Telegraph Key

Description (Brief)
Telegraph keys are electrical on-off switches used to send messages in Morse code. The message travels as a series of electrical pulses through a wire. The operator pushes the key’s lever down briefly to make a short signal, a dot, or holds the lever down for a moment to make a slightly longer signal, a dash. The sequence of dots and dashes represent letters and numbers. This key has a switch on the side called a circuit-closer that takes the key off-line when not in use. The wooden base was made in the museum to display the key. In operation, the key was mounted to a table using the bolts and wingnuts.
Location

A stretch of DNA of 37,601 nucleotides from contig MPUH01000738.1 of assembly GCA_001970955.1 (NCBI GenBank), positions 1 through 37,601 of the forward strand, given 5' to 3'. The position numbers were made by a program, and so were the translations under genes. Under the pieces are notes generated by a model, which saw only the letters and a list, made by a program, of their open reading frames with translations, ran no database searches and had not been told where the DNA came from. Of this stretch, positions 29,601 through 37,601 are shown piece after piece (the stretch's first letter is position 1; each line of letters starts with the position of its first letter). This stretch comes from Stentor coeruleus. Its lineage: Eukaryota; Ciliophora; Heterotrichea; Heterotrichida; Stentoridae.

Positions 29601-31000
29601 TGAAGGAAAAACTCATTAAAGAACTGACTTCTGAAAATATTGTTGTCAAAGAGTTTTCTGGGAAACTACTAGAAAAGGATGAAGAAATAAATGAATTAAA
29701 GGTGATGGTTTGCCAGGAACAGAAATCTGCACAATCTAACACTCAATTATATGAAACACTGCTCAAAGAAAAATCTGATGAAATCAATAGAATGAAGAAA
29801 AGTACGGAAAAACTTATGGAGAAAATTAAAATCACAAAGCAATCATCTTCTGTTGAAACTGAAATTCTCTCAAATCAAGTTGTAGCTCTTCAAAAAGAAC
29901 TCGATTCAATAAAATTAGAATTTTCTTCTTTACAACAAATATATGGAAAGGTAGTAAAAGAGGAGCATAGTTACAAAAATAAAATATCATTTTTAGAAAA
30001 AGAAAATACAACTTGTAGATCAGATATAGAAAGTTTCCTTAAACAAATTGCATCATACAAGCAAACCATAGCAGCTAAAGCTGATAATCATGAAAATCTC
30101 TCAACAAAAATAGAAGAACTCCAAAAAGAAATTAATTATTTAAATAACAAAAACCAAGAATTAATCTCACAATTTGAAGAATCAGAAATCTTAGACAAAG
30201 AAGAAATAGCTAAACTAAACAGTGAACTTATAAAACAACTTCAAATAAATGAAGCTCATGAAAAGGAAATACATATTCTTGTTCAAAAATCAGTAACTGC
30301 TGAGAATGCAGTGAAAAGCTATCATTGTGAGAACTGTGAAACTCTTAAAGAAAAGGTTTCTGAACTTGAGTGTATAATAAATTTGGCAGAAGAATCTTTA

Currently not on view
date made
ca 1890
maker
Foote, Pierson & Co.
Physical Description
brass (overall material)
wood (overall material)
Measurements
overall: 5 in x 3 in x 6 in; 12.7 cm x 7.62 cm x 15.24 cm
ID Number
EM.222134
accession number
41949
catalog number
222134
Credit Line
from Foote Pierson & Co.
See more items in
Work and Industry: Electricity
Communications
Telegraph Keys
Data Source
National Museum of American History, Kenneth E. Behring Center

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